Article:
Last week, we looked at separating the Itoigawa roots from the graft, which forced the foliage to survive from the RMJ roots. It has been 6 months since separation and repotting, and the tree is doing ok. I have reduced the RMJ foliage on the right side, not touched the Itoigawa foliage, and have noticed a few problems.
The right Itoigawa graft is mostly healthy, except the apex, which began dying back:
And a couple long, stronger branches began to pale and weaken too:
What could be wrong? The tree is otherwise healthy, and as I thought about it, it occurred to me that the RMJ roots were unable to support the growth of the quantity of Itoigawa foliage. Maybe this is because of a natural slower pace of growth in RMJ roots, or the recent repotting diminished their capacity.
So, after cleaning up the dead portion, I started to thin out the Itoigawa foliage.
A close up, showing how to prune runners and growth from the crotches of branches, and to leave alternating secondary branches with relatively balanced tufts of foliage:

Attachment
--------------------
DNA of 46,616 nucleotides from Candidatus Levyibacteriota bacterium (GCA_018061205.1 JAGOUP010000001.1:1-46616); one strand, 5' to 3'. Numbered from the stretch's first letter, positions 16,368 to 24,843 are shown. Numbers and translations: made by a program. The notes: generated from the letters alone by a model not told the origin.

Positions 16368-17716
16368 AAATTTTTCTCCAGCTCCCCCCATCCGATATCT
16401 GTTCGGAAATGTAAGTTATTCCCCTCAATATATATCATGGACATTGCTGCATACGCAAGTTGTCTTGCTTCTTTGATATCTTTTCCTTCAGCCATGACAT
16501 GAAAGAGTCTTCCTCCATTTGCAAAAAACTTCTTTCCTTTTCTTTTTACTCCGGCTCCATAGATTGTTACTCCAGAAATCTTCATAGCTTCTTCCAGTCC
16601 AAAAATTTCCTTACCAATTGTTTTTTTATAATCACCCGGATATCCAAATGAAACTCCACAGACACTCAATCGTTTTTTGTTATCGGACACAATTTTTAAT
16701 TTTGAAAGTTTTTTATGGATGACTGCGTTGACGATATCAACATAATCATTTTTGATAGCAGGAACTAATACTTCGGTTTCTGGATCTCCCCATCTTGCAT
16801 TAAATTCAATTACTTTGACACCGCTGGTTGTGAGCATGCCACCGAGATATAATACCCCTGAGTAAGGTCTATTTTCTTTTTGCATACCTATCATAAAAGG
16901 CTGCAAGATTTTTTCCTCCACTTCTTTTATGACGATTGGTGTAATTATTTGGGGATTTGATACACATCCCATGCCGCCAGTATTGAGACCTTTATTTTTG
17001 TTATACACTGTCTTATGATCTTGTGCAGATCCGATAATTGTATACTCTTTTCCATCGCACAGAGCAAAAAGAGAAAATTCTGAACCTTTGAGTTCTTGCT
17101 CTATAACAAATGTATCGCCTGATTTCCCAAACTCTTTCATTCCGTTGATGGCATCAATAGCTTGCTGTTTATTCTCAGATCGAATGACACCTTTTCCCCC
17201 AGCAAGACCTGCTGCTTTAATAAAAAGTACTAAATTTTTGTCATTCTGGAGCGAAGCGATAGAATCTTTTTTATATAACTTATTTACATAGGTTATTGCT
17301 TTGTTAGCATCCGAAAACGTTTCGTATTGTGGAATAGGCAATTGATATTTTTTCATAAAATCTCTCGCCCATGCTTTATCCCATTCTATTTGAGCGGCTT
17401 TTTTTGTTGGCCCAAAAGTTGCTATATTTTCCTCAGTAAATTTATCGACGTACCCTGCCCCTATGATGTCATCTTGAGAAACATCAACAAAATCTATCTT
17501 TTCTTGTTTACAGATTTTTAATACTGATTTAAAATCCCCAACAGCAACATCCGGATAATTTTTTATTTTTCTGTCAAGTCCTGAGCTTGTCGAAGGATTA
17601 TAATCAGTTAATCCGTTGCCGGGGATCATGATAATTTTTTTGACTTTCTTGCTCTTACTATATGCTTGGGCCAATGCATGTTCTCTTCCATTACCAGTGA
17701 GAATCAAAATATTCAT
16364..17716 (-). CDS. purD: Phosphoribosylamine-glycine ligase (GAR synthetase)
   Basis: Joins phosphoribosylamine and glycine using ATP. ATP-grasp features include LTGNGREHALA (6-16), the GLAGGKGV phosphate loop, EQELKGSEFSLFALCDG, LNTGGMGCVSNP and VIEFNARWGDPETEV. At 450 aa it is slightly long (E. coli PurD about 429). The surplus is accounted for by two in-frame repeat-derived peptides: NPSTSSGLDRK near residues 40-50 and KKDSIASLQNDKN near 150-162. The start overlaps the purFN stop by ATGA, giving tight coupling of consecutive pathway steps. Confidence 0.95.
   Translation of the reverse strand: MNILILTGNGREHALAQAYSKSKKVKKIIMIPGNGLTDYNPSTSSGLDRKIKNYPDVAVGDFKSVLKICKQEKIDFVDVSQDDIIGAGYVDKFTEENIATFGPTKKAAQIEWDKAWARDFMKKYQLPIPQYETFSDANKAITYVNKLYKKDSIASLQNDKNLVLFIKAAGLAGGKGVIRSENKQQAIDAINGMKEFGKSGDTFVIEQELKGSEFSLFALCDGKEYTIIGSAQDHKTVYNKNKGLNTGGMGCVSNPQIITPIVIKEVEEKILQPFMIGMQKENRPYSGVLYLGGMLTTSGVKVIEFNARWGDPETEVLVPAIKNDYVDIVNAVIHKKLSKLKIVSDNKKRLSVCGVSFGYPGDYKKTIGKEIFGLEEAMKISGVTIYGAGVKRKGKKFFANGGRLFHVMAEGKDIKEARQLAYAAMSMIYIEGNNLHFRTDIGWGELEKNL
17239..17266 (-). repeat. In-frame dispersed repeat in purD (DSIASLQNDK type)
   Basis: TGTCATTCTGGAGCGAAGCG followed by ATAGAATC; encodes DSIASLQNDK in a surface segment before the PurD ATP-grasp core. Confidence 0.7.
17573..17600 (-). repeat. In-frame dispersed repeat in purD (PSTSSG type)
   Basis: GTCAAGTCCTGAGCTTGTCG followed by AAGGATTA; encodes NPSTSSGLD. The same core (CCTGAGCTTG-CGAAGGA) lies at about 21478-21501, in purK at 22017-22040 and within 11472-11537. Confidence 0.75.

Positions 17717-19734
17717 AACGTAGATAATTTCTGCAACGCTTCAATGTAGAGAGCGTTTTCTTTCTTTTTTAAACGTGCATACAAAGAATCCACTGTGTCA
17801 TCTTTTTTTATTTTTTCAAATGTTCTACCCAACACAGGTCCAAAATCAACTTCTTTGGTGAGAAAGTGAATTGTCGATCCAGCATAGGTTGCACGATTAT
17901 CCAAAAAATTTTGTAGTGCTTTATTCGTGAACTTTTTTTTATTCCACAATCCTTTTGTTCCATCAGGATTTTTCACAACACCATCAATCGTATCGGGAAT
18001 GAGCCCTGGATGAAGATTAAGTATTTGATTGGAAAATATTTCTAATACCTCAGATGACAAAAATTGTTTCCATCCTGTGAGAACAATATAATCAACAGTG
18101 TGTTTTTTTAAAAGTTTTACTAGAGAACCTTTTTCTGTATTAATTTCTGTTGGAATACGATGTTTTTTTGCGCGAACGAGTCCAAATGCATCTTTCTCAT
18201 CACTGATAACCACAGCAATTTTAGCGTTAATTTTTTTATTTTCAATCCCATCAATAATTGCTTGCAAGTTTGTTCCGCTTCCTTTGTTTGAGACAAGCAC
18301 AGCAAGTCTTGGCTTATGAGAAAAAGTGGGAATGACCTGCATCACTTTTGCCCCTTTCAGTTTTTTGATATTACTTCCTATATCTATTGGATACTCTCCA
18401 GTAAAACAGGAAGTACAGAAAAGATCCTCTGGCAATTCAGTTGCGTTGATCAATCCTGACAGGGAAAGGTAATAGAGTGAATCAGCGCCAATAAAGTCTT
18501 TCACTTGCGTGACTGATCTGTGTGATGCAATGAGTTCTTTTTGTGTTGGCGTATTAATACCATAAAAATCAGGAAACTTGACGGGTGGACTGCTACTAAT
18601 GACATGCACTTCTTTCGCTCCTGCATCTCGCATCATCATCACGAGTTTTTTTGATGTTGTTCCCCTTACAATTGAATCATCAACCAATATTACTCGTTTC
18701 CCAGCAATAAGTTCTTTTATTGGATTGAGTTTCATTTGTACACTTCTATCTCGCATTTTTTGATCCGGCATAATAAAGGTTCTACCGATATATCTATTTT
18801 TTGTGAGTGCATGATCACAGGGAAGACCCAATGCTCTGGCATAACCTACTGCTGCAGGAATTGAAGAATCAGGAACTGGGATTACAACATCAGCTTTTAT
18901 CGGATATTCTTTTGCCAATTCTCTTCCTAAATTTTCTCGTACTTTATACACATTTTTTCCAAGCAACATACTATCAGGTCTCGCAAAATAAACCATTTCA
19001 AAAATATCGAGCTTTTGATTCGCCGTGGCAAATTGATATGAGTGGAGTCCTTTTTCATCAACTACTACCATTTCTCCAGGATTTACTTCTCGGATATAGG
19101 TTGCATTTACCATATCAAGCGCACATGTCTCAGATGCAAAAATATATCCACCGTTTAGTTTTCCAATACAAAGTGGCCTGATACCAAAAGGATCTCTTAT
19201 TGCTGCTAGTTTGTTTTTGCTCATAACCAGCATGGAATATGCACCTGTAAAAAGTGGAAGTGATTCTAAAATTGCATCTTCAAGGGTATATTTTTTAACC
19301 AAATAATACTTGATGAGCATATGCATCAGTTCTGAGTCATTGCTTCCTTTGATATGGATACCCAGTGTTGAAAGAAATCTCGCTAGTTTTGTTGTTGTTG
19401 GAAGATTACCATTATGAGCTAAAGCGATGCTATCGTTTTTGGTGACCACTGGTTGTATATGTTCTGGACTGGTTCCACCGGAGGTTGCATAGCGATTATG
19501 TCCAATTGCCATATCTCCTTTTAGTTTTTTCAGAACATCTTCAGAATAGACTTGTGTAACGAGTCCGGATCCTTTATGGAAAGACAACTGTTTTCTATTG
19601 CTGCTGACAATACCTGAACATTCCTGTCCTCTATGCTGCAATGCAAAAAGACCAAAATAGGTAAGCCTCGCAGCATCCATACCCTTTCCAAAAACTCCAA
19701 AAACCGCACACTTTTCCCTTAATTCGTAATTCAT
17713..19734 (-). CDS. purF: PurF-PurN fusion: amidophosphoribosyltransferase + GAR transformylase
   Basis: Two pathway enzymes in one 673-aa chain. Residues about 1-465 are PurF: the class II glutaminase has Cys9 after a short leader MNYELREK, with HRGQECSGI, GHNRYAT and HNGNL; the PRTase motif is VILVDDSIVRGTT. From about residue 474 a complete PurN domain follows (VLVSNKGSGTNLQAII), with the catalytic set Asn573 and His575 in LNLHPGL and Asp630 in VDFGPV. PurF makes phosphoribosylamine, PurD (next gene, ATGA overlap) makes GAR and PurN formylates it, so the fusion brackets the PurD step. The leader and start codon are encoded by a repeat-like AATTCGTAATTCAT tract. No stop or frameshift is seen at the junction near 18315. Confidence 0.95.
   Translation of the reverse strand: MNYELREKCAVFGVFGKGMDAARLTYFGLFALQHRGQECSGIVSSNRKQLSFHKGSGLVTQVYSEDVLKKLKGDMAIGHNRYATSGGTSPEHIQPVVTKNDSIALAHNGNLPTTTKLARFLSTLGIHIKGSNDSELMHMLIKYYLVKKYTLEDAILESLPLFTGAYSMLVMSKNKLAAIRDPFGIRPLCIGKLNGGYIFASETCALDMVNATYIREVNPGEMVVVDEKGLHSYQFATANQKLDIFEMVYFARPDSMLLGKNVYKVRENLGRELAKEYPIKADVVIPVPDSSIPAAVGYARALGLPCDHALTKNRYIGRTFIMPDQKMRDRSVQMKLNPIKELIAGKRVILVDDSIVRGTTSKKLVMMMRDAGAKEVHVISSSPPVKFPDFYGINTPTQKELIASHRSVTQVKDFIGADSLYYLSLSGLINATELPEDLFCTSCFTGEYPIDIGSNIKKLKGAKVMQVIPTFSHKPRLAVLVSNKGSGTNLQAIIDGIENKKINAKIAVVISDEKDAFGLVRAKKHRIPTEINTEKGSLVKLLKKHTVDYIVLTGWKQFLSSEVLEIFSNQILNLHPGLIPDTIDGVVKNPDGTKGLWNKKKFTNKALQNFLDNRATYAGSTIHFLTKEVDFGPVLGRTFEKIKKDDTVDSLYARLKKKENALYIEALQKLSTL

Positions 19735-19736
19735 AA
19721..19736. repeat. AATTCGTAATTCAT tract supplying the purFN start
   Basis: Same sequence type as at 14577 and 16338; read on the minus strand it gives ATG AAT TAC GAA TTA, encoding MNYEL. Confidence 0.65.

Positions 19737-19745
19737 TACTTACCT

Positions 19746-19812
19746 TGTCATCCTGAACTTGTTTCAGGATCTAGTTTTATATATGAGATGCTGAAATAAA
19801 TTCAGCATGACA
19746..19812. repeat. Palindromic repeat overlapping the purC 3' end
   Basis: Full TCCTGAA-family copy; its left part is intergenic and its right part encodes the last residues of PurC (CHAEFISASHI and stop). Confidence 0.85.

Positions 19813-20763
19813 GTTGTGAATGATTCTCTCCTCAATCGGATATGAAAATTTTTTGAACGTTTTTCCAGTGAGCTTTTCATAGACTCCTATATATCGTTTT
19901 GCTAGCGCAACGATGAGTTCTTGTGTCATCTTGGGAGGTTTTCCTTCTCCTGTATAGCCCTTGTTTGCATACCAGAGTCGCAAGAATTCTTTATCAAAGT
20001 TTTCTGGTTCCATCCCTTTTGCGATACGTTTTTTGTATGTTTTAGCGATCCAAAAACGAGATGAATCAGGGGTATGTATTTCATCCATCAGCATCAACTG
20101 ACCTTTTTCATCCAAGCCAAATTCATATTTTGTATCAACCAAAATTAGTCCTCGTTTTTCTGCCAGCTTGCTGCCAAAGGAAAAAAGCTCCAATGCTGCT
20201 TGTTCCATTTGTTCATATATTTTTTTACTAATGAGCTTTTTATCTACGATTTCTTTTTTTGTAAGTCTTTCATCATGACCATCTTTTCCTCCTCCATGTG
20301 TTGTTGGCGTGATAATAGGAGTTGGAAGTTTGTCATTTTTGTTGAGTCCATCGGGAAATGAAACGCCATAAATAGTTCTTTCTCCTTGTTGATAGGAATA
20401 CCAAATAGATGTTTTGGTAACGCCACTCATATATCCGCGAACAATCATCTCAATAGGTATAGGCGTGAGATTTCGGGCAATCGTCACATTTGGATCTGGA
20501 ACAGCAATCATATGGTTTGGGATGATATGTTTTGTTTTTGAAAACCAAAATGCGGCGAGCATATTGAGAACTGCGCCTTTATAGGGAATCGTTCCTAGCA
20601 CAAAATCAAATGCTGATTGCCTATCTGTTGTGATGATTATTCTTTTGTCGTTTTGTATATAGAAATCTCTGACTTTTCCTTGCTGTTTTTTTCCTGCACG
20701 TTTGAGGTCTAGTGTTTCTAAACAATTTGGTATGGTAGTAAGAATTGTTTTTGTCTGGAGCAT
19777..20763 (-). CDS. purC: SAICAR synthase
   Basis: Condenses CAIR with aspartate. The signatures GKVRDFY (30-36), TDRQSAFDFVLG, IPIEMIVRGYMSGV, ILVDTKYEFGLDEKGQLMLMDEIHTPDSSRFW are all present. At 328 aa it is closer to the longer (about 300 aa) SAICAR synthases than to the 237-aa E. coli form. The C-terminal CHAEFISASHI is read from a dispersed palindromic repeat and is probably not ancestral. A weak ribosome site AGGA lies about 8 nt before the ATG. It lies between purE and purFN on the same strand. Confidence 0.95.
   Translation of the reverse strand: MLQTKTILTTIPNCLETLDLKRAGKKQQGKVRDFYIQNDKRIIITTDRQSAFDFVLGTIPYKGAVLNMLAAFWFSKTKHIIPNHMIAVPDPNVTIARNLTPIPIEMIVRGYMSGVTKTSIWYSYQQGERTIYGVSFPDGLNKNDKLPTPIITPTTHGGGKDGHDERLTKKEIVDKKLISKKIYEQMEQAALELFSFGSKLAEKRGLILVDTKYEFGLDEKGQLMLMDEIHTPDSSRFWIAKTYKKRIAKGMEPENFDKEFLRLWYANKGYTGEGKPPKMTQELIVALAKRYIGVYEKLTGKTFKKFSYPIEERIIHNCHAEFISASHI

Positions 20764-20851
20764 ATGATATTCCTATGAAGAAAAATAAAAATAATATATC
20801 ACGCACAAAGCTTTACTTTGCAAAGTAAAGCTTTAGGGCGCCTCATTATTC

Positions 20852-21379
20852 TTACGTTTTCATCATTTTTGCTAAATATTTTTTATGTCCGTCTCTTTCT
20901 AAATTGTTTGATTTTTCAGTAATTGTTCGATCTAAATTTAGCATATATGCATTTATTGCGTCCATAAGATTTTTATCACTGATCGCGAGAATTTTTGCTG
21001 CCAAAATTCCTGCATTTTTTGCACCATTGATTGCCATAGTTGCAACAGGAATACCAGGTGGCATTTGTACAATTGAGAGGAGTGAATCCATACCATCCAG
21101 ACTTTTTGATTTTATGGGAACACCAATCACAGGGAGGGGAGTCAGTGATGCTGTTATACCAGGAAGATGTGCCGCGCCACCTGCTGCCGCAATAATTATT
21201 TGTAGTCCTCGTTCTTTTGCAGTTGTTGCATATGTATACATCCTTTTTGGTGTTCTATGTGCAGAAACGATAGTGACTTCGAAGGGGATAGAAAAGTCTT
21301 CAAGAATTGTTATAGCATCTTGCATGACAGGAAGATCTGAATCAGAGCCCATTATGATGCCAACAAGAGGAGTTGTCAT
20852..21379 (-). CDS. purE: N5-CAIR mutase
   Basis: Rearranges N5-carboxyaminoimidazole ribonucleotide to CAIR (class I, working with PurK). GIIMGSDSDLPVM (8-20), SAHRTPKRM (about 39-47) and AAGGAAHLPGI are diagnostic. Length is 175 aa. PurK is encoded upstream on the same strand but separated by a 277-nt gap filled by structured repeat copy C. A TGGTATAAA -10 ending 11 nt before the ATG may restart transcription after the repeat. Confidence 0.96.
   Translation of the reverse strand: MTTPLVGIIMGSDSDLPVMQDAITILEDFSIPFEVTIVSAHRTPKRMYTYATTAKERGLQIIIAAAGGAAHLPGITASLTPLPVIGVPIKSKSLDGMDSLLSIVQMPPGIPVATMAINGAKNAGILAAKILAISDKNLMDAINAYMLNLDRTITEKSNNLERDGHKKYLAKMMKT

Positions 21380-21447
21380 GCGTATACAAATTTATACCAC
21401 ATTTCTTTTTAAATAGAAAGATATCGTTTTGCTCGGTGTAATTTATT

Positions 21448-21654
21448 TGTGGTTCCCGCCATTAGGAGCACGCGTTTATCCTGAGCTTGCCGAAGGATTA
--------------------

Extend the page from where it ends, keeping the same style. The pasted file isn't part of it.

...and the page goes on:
Next up, the remaining RMJ foliage. Removing this should also reduce the demand on the roots. This is all that remains of the original foliage:
The left graft isn’t looking stellar, but so far it is still alive.
The original RMJ past the graft has died, and the Itoigawa foliage is pale, so it is possible I’ll lose the graft too. I can still work with the right side only, but I did want to leave options to use the left trunk in the design if I needed it. We’ll see how this plays out. For now, the graft appears to have callused well, but I am waiting until spring to separate it.
And now, the “changing of clothes” is complete.